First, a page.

After a Major League Baseball trade deadline featuring a historic volume of moves with high profile players changing uniforms, one of the biggest surprises nationally and locally was the lack of a big move by the Rockies, who held coveted cards like Trevor Story and Jon Gray, but left them on the table.
Here at the Daily Planet, however, the biggest surprise was the fact that anyone was surprised by the Rockies inactivity at the deadline.
Interim General Manager Bill Schmidt was in a damned-if-he-does-damned-if-he-doesn’t position, facing backlash if he moved franchise favorites like Story and Gray just seven months after his predecessor Jeff Bridich dealt Nolan Arenado — on pace to be one of the game’s all-time greats — to the Cardinals. And as much as a large contingent of fans recognized the logic in trading Story before he walks at year’s end when he’s a free agent, leaving the Rockies empty-handed, it’s doubtful any deal would have satisfied folks that the Rockies got fair value.
Ultimately, Schmidt chose the “he-doesn’t” route, holding all but one player in the organization and facing the frustration of fans who feel like the Rockies aren’t doing anything to improve the club now or for the future. He took Gray and closer Daniel Bard off the table earlier in the week, despite ongoing interest in both, and while he was in discussion with numerous clubs about Story, he never felt like he was offered enough value to pull the trigger on a trade. Virtually his only clue about a vision for the future came in his inclination to offer Story a qualifying contract at the end of the season so the Rockies will at least get a compensatory draft pick if he turns it down. Story himself was drafted as a compensatory pick, so the Rockies have a record of returns from that strategy.
“I feel good about our process and how we handled things,” Schmidt told the Planet about an hour after the trade deadline passed. “It's a snapshot in time right now. We're going to the offseason, trying to improve the club. But I thought our process was solid.”
It was hard not to be happy about Gray, who had publicly lobbied to remain with the Rockies in the midst of rumors-palooza. He’s a homegrown Rockie, and he’s won 10 or more games in the four seasons that he’s started at least 10 games, 2016-19, posting a career 4.44 ERA at Coors Field, and a 3.14 ERA at home this season.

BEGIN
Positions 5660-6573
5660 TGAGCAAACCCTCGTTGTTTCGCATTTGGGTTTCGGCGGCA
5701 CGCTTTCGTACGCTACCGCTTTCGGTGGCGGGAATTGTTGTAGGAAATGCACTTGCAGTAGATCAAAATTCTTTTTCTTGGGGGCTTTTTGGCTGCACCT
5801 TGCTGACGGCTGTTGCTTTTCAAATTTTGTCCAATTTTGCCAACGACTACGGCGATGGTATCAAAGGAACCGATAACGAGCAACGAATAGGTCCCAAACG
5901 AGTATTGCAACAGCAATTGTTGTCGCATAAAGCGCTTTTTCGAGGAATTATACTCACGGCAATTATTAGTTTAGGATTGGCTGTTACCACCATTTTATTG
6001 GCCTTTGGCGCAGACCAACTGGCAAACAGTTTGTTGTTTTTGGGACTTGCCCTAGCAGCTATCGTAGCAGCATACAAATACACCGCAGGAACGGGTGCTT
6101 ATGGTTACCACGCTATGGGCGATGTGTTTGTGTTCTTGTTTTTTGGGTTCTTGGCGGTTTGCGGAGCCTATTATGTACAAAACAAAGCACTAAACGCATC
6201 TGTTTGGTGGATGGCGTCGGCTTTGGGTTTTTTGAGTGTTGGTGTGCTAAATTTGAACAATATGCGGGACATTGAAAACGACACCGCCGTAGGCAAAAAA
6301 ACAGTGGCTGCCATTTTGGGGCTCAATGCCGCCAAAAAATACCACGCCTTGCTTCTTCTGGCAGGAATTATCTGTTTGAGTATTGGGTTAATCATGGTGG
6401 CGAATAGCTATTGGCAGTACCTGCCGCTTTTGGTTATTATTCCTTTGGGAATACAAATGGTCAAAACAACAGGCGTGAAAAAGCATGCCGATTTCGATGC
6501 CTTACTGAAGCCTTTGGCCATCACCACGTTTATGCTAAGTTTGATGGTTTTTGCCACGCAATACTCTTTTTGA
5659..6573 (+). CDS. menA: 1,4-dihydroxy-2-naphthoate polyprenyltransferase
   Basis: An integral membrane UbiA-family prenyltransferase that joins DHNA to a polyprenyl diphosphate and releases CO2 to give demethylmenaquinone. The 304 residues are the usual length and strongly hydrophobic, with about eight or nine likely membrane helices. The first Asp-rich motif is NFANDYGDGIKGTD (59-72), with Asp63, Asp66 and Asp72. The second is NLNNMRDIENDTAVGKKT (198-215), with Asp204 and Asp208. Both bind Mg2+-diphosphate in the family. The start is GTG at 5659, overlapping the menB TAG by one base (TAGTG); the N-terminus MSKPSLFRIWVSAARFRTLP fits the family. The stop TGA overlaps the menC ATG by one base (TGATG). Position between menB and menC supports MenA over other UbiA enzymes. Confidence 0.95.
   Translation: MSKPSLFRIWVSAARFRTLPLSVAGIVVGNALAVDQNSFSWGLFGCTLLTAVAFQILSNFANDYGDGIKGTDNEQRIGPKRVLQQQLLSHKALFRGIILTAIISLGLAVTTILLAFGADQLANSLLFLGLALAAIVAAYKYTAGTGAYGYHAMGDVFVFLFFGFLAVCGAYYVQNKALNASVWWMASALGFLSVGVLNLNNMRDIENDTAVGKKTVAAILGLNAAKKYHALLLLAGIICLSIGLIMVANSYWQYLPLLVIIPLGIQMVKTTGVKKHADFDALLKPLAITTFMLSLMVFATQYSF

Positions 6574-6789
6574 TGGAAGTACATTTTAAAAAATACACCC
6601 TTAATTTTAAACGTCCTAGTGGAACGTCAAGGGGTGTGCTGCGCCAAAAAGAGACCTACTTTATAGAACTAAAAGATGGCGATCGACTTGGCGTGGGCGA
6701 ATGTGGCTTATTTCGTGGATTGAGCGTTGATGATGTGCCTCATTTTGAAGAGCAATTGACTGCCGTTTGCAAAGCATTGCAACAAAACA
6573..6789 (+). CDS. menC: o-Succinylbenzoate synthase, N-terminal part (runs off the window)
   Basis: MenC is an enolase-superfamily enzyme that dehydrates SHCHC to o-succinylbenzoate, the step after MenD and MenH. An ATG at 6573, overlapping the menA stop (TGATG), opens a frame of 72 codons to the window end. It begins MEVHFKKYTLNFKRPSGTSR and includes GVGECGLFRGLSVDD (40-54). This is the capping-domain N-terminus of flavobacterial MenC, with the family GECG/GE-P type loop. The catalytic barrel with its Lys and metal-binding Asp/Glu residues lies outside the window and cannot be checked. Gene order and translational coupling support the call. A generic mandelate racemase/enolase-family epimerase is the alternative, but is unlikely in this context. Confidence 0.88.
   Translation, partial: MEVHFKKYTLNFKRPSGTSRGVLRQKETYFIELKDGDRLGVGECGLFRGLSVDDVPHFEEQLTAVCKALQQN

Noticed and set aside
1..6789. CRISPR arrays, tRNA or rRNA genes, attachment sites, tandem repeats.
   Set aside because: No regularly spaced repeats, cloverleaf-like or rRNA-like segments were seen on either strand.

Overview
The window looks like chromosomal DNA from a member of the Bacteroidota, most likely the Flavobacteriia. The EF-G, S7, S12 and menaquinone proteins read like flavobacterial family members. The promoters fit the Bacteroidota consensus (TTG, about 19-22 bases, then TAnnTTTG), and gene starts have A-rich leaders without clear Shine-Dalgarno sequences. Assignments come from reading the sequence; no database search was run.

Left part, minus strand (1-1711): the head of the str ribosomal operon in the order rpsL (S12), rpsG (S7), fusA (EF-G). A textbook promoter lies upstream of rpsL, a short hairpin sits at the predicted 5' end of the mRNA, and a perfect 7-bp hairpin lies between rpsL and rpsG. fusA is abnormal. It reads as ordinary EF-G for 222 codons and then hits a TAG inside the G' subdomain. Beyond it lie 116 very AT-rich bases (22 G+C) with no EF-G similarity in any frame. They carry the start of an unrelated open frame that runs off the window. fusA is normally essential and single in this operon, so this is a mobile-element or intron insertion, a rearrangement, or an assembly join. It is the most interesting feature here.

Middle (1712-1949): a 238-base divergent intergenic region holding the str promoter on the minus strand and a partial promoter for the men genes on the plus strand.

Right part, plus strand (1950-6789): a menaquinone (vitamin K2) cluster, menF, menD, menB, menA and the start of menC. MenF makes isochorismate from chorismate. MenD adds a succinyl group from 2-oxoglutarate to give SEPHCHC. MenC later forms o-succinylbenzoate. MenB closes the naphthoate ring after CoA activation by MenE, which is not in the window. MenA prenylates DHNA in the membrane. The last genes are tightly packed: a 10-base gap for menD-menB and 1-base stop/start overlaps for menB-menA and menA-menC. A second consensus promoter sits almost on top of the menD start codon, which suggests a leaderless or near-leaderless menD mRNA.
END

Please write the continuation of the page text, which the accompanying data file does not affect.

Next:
“I’m happy I’m still in purple,” Gray said of the inactivity that kept him a Rockie. “I'm really fired up and I can't wait for the future.”
Story, on the other hand, characterized himself as “confused” about his situation and how it unfolded. He pulled himself from the lineup hours after the deadline passed but was back in action the following day.
“Trevor wants to be on a winning club and a club that’s competing for a championship,” Schmidt told the Planet. “That's our goal. I've tried to paint for Trevor what I think our vision is going forward, and we'll see what happens.”
That “vision” thing is always a question mark when it comes to the Rockies. Lost in the strange season with a catastrophic opening month is the fact that the Rockies have been playing .500 ball over the last two months — 14-13 in June, 12-12 in July and 0-1 through Sunday’s game in August. They won a season-best four games on the road in their just-completed 10-game trip visiting the Dodgers, Angels and Padres, and their offense exploded on the road with the starting pitching remaining solid — better than any previous Rockies rotation at this point in the season.
But they certainly weren’t shopping for short-term improvement at the deadline. One of their biggest vulnerabilities has been an inconsistent bullpen, and the Rockies traded Mychael Givens, one of their most dependable relievers, to the Reds for a pair of starting pitching prospects, both years away from making the majors. Givens is another player who’ll enter free agency at the end of the season, so getting value for him while they can made sense, assuming they have no aspirations of competing this season.